Northern Territory Anti-Discrimination Commission

Where can discrimination occur?

Discrimination is unlawful if it happens in the following areas:


You are  protected from discrimination in the workforce by law, including full time, part time, casual or contract work. You’re also covered while on  probation.

All stages of employment are covered by Territory law, from job advertisements, applications and job offers, to probation periods and promotions, training, transfers and dismissal.

Goods, services and facilities

All Territorians have equal rights when accessing goods, services and facilities. Discrimination happens if someone withholds these things from you on the  grounds of race, age, sex or another attribute. Offering different terms  and conditions on these grounds is also illegal.

This area includes:

  • shops and restaurants
  • transport and travel
  • sale and leasing of land
  • any profession, trade or business
  • access to and use of public places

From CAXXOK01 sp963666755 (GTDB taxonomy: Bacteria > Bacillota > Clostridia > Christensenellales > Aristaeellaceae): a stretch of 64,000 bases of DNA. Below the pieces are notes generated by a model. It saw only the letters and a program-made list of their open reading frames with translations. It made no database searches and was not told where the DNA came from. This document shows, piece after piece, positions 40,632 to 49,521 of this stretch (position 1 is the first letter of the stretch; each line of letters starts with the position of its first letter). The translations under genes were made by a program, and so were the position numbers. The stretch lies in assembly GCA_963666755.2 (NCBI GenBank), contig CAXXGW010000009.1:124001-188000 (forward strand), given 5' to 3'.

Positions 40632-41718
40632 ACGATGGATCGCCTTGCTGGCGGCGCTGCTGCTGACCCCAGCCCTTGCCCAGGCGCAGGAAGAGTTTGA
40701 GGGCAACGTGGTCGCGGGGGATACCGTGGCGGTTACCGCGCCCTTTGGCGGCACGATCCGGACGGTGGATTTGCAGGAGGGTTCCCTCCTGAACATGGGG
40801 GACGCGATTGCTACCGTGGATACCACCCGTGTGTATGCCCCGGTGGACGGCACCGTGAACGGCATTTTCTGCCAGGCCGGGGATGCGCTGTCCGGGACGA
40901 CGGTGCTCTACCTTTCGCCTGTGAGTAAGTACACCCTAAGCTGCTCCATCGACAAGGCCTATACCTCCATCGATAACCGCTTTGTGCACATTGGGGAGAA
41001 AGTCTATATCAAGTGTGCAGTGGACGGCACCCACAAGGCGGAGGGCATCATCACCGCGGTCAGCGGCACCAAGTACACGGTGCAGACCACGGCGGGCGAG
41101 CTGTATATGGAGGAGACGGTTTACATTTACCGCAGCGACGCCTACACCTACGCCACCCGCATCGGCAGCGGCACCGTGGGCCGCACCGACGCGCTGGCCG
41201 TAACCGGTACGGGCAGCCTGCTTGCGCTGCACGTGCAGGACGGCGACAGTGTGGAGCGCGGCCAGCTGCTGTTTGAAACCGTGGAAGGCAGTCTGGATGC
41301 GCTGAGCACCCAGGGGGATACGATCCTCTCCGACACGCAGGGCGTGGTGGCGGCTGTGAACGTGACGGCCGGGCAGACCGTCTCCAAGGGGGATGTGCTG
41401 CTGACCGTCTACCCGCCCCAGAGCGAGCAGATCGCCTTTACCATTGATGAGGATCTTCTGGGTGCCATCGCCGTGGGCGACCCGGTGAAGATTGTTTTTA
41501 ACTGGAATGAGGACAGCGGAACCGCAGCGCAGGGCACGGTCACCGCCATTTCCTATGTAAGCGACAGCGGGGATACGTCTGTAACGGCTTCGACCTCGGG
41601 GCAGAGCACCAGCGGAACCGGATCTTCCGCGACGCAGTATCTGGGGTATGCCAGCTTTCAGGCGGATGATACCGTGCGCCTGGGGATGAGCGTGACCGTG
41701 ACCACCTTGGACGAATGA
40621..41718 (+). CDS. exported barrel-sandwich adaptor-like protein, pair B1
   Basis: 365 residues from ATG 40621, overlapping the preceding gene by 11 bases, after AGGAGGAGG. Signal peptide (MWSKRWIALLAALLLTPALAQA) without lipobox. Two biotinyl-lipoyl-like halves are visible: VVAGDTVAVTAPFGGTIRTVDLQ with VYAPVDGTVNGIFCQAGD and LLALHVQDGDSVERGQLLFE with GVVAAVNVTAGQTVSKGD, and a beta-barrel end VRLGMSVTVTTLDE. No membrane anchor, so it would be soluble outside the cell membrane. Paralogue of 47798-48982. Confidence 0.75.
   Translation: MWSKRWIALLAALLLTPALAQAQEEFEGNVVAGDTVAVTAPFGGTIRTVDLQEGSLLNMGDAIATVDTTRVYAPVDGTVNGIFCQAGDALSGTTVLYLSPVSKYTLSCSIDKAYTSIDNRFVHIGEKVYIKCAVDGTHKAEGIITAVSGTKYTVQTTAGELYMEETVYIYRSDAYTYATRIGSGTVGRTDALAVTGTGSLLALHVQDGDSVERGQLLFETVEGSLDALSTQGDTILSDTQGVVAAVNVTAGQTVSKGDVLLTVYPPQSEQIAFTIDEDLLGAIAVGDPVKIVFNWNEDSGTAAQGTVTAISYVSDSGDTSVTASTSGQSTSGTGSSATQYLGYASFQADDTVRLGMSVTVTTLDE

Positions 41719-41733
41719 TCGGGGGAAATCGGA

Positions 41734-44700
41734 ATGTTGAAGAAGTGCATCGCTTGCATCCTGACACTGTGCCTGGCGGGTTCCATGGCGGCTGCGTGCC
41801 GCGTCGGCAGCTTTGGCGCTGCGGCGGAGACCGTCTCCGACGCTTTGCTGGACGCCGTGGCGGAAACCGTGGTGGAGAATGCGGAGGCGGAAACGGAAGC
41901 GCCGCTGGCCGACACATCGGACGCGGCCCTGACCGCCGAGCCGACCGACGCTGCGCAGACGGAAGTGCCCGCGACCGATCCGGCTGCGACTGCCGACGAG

• councils and government departments
  • entertainment, sport and recreation
  • banking, hire purchase and finance companies
  • accommodation
  • education
  • registered clubs that serve alcohol
  • insurance and superannuation.


Whether you are renting a room or staying in a holiday unit, everyone should be treated  fairly when accessing accommodation. It’s against the law to deny someone a place to live or stay on the grounds of race, age, sex or another attribute. The law includes:

  • applications for accommodation
  • sale terms and conditions
  • waiting lists.

The law  doesn’t cover renting rooms to people in the home where you live.


All Territorians have the right to equal access to education. It’s against the law  to refuse entry to a course, facility or benefit, or to expel a student on the grounds of an attribute, such as race, gender or age.

Single sex schools are allowed to select male or female only students and religious schools may limit enrolment to students of that religion.

Insurance and superannuation

It may be against  the law to refuse someone insurance or superannuation on the grounds of an attribute such as race, age or sex, unless this is based on statistical information or is permitted by law.


It can be illegal to refuse someone membership to a club on the grounds of race, age, sex or another attribute. Keep in mind, clubs are allowed to cater for specific groups of people, such as an age, ethnic or gender group, or for people with physical or intellectual impairments.

A club must have more than 30 members and serve alcohol.

Discrimination that happens in the home or in your private life isn’t covered by the Act.